The Significance of Insecure and Disorganized Attachment for Children's Internalizing Symptoms: A Meta-Analytic Study
ABSTRACT This meta-analytic review examines the association between attachment and internalizing symptomatology during childhood, and compares the strength of this association with that for externalizing symptomatology. Based on 42 independent samples (N = 4,614), the association between insecurity and internalizing symptoms was small, yet significant (d = 0.15, CI 0.06~0.25) and not moderated by assessment age of internalizing problems. Avoidance, but not resistance (d = 0.03, CI -0.11~0.17) or disorganization (d = 0.08, CI -0.06~0.22), was significantly associated with internalizing symptoms (d = 0.17, CI 0.03~0.31). Insecurity and disorganization were more strongly associated with externalizing than internalizing symptoms. Discussion focuses on the significance of attachment for the development of internalizing versus externalizing symptomatology.
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ABSTRACT: To investigate potential infant-related antecedents characterizing later attachment security, this study tested whether attention to facial expressions, assessed with an eye-tracking paradigm at 7 months of age (N = 73), predicted infant-mother attachment in the Strange Situation Procedure at 14 months. Attention to fearful faces at 7 months predicted attachment security, with a smaller attentional bias to fearful expressions associated with insecure attachment. Attachment disorganization in particular was linked to an absence of the age-typical attentional bias to fear. These data provide the first evidence linking infants' attentional bias to negative facial expressions with attachment formation and suggest reduced sensitivity to facial expressions of negative emotion as a testable trait that could link attachment disorganization with later behavioral outcomes. © 2015 The Authors. Child Development published by Wiley Periodicals, Inc. on behalf of Society for Research in Child Development.Child Development 05/2015; DOI:10.1111/cdev.12380 · 4.92 Impact Factor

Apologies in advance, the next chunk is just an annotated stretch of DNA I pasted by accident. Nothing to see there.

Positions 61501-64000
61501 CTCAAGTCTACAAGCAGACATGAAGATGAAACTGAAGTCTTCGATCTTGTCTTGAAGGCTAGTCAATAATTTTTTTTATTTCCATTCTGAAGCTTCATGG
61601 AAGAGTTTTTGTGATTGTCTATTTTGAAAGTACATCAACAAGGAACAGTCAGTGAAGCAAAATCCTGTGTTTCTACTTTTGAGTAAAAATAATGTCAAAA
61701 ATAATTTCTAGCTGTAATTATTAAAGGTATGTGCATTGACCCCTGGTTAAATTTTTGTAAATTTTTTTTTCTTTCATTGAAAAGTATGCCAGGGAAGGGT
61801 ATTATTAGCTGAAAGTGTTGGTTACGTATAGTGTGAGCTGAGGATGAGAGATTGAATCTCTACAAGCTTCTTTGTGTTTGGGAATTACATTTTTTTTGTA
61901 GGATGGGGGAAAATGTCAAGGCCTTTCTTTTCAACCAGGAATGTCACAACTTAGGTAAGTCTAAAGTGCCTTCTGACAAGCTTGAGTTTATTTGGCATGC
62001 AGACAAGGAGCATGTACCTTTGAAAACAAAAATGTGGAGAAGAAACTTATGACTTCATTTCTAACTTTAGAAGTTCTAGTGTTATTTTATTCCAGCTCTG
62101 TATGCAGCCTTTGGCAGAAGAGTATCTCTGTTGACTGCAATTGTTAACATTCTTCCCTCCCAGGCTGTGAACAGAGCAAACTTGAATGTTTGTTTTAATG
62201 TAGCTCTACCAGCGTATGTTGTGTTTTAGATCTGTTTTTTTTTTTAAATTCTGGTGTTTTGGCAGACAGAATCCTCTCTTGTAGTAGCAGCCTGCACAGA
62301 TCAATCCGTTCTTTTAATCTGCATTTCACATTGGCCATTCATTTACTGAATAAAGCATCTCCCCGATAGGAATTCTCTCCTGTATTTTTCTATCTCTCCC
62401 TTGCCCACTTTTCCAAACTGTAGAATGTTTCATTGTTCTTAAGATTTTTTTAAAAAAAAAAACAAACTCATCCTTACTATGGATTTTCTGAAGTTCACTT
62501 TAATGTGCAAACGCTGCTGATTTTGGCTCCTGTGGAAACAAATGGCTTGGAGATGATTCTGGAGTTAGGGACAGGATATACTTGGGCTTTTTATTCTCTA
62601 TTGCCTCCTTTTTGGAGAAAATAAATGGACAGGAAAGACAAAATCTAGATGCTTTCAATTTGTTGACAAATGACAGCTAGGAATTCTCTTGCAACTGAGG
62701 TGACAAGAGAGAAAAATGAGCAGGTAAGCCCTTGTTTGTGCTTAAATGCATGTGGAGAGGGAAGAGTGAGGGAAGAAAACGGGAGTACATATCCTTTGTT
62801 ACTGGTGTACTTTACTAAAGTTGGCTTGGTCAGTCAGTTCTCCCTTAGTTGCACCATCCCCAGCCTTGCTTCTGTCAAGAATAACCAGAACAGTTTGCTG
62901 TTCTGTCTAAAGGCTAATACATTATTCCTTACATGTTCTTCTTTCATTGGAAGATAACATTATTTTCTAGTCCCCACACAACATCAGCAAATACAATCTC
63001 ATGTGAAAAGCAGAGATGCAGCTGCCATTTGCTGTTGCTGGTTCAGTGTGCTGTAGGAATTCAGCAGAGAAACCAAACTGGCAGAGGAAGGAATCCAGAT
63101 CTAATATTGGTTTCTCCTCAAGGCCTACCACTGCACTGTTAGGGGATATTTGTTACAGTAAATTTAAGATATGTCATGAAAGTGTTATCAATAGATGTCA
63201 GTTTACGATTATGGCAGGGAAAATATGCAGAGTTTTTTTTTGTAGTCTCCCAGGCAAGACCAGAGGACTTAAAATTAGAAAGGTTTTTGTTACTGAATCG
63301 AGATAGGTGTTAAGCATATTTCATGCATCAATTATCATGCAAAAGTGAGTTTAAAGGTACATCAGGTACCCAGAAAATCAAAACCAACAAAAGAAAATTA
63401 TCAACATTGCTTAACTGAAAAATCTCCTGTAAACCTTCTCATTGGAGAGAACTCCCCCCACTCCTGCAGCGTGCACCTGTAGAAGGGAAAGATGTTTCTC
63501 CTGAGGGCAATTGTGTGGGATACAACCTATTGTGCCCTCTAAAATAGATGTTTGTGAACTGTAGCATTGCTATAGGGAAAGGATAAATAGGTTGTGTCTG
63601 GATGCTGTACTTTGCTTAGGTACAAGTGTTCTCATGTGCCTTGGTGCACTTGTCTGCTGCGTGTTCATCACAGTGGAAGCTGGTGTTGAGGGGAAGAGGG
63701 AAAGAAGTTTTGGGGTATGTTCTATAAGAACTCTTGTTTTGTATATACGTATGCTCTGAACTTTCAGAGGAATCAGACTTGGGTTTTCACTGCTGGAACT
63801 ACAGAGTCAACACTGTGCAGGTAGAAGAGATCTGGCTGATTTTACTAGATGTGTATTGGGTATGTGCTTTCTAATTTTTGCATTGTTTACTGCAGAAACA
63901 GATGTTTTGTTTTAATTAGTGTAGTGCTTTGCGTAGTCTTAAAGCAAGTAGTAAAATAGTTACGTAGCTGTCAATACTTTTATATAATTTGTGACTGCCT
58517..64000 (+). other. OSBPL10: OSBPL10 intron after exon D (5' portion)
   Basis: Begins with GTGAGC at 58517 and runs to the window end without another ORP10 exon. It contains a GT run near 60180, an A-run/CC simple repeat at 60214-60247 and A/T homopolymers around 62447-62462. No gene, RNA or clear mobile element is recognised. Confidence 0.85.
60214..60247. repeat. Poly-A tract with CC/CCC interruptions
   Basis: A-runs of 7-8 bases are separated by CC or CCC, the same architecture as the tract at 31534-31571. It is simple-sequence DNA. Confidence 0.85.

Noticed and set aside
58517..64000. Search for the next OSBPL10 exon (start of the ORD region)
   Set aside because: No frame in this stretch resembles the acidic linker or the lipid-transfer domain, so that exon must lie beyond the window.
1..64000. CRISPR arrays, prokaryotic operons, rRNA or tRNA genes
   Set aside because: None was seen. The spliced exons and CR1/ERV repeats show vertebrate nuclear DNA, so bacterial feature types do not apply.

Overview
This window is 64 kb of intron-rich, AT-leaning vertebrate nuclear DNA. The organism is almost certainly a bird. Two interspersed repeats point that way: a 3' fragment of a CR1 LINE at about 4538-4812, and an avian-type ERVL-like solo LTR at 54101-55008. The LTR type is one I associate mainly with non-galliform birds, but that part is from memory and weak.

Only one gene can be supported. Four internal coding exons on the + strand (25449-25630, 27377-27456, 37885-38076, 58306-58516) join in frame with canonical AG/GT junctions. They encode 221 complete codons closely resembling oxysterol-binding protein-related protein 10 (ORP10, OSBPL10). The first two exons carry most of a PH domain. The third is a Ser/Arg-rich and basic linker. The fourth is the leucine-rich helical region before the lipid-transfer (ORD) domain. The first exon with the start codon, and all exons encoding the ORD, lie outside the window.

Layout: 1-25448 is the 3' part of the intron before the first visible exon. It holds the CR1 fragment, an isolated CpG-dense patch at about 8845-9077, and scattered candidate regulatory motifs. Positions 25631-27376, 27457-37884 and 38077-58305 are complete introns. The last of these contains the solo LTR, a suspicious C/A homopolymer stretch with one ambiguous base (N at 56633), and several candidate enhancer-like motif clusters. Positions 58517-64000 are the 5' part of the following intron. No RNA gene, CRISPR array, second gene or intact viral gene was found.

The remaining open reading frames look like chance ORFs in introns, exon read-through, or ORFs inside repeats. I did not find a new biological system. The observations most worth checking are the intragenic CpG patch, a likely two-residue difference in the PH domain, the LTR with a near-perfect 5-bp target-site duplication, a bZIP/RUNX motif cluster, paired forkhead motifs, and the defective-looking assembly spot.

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ABSTRACT: Insecure attachment and behavioral inhibition (BI) increase risk for internalizing problems, but few longitudinal studies have examined their interaction in predicting adolescent anxiety. This study included 165 adolescents (ages 14-17 years) selected based on their reactivity to novelty at 4 months. Infant attachment was assessed with the Strange Situation. Multimethod BI assessments were conducted across childhood. Adolescents and their parents independently reported on anxiety. The interaction of attachment and BI significantly predicted adolescent anxiety symptoms, such that BI and anxiety were only associated among adolescents with histories of insecure attachment. Exploratory analyses revealed that this effect was driven by insecure-resistant attachment and that the association between BI and social anxiety was significant only for insecure males. Clinical implications are discussed. © 2014 The Authors. Child Development © 2014 Society for Research in Child Development, Inc.Child Development 12/2014; 86(2). DOI:10.1111/cdev.12336 · 4.92 Impact Factor
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ABSTRACT: The understanding, expression, and regulation of emotion have been identified as core to everyday communication and psychosocial adjustment in children. The aim of this paper is to review and to compare current clinical and empirical knowledge on emotion recognition, reciprocity, and expression deficits in children diagnosed with autism spectrum disorders (ASD). The paper reviews current neurobiological, neuroendocrine, and neurocognitive explanations for the emotion-processing deficits seen in ASD, while considering the potential influence of attachment on the presentation of emotion-processing deficits seen in this disorder, which is characterised by organic emotion-processing deficits. This review adopts a multi-disciplinary approach, proposing that in order to further compound the established organic explanations for emotion-processing deficits in ASD, more investigations are warranted to delineate the specific impact that attachment orientations have on the inability to appropriately recognise and regulate emotion in this disorder. Further research is required to improve our understanding of the neural processes which underlie emotion-processing abilities in the context of parent-child developmental factors.06/2015; 2(2). DOI:10.1007/s40489-015-0048-7